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The Powell & Pressburger Pages

Dedicated to the work of Michael Powell and Emeric Pressburger and all the other people, both actors and technicians who helped them make those wonderful films.

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Submitted by Roger Mellor
Original at

Picture of the week

Scene from the Ballet udience
Still of
The Week


Oct. 15

Though more than fifty years old, The Red Shoes (1948) remains the cinema's most famous and best loved ballet film. It creates the dancer's backstage world with delightful color and conviction. The movie tells the story of a beautiful and talented young woman (ravishing redhead Moira Shearer) as she rises through the ranks of a world-famous dance company. All goes splendidly until she falls for the passionate composer who's written the score for her "Red Shoes" ballet. The company's Svengali-like impresario (played to elegant perfection by Anton Walbrook) demands she choose between art and her heart. "The dancer who relies upon the doubtful comforts of human love will never be a great dancer!" he insists with icy contempt. But unable to make this impossible choice, the poor girl goes mad.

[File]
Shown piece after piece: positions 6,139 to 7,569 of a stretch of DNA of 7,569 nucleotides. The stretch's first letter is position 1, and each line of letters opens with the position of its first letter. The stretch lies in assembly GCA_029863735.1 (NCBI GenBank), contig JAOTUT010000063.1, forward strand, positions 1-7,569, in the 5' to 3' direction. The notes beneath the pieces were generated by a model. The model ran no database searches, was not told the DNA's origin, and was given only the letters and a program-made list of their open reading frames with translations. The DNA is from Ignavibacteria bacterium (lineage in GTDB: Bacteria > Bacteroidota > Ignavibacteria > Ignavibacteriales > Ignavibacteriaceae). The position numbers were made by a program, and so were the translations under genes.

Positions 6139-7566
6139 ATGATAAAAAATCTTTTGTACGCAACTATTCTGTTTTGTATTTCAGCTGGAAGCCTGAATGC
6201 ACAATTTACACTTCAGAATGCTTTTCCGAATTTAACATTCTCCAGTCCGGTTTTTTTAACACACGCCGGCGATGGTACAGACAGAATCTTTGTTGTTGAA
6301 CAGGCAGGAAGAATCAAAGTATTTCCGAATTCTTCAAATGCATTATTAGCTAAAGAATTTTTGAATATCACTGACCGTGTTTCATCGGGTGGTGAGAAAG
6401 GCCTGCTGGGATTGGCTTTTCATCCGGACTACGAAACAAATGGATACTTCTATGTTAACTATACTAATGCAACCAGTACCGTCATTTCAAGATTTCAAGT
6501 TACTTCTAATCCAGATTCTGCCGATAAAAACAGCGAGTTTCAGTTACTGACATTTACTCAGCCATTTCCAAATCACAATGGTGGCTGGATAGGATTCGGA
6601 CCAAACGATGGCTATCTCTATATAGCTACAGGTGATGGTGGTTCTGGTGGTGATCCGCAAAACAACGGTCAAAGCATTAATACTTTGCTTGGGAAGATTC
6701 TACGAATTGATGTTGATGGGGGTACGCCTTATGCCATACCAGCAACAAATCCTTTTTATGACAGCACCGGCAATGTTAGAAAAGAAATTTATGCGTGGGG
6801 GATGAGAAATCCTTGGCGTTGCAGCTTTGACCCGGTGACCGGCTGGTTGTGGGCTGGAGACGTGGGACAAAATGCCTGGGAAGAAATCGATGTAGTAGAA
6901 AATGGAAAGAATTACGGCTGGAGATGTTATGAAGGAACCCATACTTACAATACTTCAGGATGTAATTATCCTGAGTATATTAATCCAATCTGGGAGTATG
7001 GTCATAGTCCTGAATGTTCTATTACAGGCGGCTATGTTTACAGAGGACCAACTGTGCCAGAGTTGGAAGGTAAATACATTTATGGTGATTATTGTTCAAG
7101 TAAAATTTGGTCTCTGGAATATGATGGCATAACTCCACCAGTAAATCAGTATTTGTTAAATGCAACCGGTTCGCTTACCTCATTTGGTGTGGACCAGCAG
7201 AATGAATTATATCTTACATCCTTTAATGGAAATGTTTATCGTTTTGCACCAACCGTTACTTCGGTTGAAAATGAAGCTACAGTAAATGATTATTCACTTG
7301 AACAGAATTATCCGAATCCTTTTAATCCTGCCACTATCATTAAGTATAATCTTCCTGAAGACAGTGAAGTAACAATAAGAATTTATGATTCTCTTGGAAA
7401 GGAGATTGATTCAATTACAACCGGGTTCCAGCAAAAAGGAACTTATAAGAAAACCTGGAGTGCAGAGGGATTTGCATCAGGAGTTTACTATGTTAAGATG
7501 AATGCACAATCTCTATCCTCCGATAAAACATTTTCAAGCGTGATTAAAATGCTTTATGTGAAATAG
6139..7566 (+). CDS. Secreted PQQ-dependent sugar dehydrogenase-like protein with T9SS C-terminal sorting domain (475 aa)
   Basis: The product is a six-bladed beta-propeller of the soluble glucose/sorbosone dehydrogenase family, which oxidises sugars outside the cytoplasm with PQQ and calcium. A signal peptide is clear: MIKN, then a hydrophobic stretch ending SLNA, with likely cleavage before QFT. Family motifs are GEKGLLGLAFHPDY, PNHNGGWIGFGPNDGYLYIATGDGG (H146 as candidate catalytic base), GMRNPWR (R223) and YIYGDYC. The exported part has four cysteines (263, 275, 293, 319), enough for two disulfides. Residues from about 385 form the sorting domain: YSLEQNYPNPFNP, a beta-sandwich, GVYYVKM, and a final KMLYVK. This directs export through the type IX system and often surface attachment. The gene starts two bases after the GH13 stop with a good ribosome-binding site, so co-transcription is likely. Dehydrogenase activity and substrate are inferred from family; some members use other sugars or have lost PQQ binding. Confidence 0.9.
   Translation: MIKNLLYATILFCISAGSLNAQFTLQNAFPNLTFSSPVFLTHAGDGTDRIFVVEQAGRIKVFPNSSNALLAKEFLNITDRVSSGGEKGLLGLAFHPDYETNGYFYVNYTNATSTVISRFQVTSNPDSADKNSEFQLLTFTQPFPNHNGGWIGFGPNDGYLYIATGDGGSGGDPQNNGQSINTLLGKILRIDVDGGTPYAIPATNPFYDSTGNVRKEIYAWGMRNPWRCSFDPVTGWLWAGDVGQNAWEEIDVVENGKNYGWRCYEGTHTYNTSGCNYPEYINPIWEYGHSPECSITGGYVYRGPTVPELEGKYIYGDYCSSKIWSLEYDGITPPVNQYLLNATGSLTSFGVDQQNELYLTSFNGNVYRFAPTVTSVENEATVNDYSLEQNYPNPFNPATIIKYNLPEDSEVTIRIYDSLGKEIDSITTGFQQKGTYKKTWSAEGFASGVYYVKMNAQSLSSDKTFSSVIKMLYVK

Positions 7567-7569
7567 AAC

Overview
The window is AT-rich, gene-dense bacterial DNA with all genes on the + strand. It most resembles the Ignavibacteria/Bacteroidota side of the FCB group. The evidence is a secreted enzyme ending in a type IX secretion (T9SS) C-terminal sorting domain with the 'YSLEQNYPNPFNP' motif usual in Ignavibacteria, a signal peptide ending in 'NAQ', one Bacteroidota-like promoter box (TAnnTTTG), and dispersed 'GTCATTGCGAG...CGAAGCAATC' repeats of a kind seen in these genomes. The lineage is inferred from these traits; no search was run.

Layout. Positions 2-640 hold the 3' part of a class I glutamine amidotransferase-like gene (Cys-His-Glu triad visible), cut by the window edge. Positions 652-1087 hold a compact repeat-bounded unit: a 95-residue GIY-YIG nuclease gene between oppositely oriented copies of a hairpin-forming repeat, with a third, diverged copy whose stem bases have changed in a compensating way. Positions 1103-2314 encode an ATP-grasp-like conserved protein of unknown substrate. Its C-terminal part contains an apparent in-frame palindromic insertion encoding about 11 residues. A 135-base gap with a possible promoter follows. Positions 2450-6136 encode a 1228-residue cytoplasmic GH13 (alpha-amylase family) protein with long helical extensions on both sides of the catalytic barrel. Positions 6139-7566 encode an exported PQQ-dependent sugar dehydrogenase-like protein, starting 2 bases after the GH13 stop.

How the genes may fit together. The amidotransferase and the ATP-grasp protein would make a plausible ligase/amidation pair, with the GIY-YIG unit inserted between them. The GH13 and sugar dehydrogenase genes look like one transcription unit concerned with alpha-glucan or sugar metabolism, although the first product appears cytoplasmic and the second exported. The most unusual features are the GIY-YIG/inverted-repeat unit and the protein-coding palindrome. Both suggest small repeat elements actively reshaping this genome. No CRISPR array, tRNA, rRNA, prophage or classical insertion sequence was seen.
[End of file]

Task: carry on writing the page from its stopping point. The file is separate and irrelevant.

The film takes as its metaphor, of course, the Hans Christian Andersen fairy tale of the same name. It's a highly moralistic fable about an unfortunate child who's infatuated by a pair of red dancing slippers. Once she puts them on, she can never get them off and they force her to dance on and on-until she meets a man with an ax! (The film tactfully omits the Andersen tale's more macabre elements.) Pictured above is our heroine (Shearer, with Robert Helpmann and Leonide Massine) tempted by the cobbler with his devilish shoes.

The ballet itself-depicting the fairy story in dance-is the movie's breathtaking centerpiece. Vividly colorful, highly stylized, and lushly romantic, it's a quintessential Michael Powell-Emeric Pressburger sequence. (I suspect it's what inspired, at least in part, all those elaborate ballet numbers that were so popular in Hollywood musicals of the 1950s-in An American in Paris, The Band Wagon, Invitation to the Dance, Oklahoma, and the like.) The writing-directing-producing team of Powell and Pressburger created some of the most entertaining and unstuffy British films of the '40s and early '50s, including The Life and Death of Colonel Blimp, I Know Where I'm Going, A Matter of Life and Death, and Black Narcissus. Many, like The Red Shoes, give touching insight to the deep-rooted conflict between the heart and the head; reason and passion.

Not too surprisingly, the movies have rarely shown much interest in the high-toned world of ballet. The Unfinished Dance, The Turning Point, and Nijinsky are the only other films on the subject I can immediately call to mind. (Yes, I'm trying to ignore this year's silly Center Stage.) I would, however, like to take the opportunity to draw your attention to the captivating Billy Elliott, which opens this week. It's about an eleven-year-old boy who, despite the inevitable objections of his working-class family, wants more than anything to be a ballet dancer. The story may seem obvious, but the telling is so fresh and true, I found the film quite irresistible. And its young star, Jamie Bell, really can dance!

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